China is a huge country with a large tourism industry. Traveling around the cities and the country can be daunting if you don’t speak Chinese, but you shouldn’t let that stop you. Chinese taxis are easy to use and almost always the fastest way to get around.
Taxis are easily distinguished from other cars in China because they are a bright yellow, red, or green with a, usually, white cloth interior displaying an LED flag in the front windshield. If the flag is lit up, that means it is open and available to be used. If the flag is dark, that means the taxi is in use.
Taxis use meters, and pricing is dependent on time and distance. If a driver tries to haggle a price and doesn’t want to use the meter, get out because that is illegal. Taxi rates are set by local authorities and can have a starting price between 5 and 13 RMB. Like in most places, cash is the easiest way to pay for taxis. Most do accept credit cards, but this isn’t an option available to tourists. Make sure to carry smaller bills because most drivers do not accept or break bills over 100 RMB.
Chinese people get in the front seat with the driver, so tourists can do that too. The drivers’ side doors will usually be locked because drivers expect passengers to enter on the passenger side of the car. Conversation is not expected, but ni hao or “nee-how” makes a great impression. Tipping is not the custom in China, and it may even confuse drivers. After paying, wait for a receipt.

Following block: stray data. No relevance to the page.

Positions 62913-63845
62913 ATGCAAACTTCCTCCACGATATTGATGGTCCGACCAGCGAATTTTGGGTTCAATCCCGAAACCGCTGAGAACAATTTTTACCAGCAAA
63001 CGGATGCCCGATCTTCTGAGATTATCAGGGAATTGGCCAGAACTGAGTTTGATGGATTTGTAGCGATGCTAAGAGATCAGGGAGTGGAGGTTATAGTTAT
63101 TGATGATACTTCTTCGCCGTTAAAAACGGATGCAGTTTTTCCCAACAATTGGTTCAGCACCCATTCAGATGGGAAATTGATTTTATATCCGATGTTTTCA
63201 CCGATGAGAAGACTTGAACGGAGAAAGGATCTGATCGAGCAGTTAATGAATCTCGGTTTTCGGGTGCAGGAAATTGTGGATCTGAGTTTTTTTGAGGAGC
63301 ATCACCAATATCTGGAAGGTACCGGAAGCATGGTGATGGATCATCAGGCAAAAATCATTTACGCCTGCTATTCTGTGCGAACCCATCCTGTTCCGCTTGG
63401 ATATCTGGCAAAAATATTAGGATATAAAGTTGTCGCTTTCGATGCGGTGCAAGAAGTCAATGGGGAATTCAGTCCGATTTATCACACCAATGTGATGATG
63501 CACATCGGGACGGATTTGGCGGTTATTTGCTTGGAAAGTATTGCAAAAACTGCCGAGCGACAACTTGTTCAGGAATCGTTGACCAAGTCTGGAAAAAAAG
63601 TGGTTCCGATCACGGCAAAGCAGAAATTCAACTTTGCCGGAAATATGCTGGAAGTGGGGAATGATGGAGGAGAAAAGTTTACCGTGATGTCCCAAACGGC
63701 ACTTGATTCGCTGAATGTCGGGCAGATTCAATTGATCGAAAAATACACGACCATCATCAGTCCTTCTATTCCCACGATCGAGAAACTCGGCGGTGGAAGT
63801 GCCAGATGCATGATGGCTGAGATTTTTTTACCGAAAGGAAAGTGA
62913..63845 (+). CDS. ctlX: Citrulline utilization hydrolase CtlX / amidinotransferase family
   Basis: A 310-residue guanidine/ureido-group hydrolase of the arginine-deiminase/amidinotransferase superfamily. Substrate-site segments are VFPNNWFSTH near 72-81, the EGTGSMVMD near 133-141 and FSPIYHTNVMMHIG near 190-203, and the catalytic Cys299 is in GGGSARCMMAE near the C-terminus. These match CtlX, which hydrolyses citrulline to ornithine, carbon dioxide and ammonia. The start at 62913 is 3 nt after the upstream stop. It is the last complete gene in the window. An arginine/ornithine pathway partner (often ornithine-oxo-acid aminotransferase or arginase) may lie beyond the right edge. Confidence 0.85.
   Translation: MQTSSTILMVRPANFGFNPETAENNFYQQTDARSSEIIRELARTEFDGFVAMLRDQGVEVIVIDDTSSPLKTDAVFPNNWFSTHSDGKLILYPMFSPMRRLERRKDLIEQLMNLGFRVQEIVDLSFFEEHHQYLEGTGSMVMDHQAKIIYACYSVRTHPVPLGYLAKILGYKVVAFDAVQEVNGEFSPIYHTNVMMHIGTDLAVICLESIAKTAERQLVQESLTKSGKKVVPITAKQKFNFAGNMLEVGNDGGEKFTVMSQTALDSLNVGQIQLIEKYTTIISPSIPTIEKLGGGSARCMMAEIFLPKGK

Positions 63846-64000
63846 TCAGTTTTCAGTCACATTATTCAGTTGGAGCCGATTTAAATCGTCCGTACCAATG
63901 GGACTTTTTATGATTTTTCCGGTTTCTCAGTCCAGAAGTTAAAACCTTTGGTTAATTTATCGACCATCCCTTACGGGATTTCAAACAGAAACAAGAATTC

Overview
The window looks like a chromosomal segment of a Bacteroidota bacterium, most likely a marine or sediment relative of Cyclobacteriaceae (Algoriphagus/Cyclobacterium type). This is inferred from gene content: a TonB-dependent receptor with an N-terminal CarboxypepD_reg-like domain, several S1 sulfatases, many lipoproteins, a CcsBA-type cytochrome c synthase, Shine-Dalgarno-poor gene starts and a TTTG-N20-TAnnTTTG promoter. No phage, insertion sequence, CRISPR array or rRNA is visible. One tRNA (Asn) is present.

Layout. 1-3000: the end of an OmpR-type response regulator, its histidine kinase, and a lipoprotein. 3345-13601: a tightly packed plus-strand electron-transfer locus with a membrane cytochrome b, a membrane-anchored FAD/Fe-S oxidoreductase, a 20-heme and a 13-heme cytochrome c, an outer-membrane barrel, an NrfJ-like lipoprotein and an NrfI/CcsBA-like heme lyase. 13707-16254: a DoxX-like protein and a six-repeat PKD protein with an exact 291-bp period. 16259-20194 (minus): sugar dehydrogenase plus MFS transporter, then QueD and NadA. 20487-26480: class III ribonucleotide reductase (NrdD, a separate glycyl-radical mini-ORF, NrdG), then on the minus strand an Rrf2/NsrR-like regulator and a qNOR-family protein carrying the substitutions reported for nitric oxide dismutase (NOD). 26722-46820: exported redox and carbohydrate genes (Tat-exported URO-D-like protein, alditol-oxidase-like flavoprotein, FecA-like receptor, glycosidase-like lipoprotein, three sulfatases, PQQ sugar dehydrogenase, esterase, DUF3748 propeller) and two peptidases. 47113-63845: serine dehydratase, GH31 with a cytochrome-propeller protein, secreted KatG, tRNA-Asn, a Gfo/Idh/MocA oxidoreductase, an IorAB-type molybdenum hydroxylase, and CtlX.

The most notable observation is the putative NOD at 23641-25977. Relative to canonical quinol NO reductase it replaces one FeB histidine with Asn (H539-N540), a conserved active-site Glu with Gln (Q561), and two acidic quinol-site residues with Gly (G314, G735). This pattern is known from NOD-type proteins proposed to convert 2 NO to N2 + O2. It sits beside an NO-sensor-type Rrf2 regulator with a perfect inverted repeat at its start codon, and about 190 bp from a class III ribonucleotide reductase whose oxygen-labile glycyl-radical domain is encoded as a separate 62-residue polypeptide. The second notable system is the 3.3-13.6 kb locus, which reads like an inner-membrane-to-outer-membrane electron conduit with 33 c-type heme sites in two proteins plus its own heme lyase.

Chinese is a difficult language to learn, but you don’t need to speak it to use taxis in China. Drivers are used to tourists and are familiar with the city they work in. Hotel lobbies have cards with the hotel name and address printed in Chinese; make sure to pick one up before you leave. Hotel employees are happy to help you write down the address of the location you are heading to, so you can show that to the driver, who will get you to where you are going. When entering a taxi, hand the driver the card with the name and or address written in Chinese characters. Getting around is as simple as that.
The biggest challenge to using taxis in China isn’t the language, it’s finding an available taxi because they are in such high demand. Rush hour is the worst time to try and hail a taxi. Hotels will be happy to help you hail a taxi. If you’re standing on the street, it can take some patience to hail a taxi, but you will get one.
Foreign tourists may find the Chinese taxi system daunting, but you shouldn’t. It’s a fast, easy, and affordable way to see the sights and familiarize yourself with the city.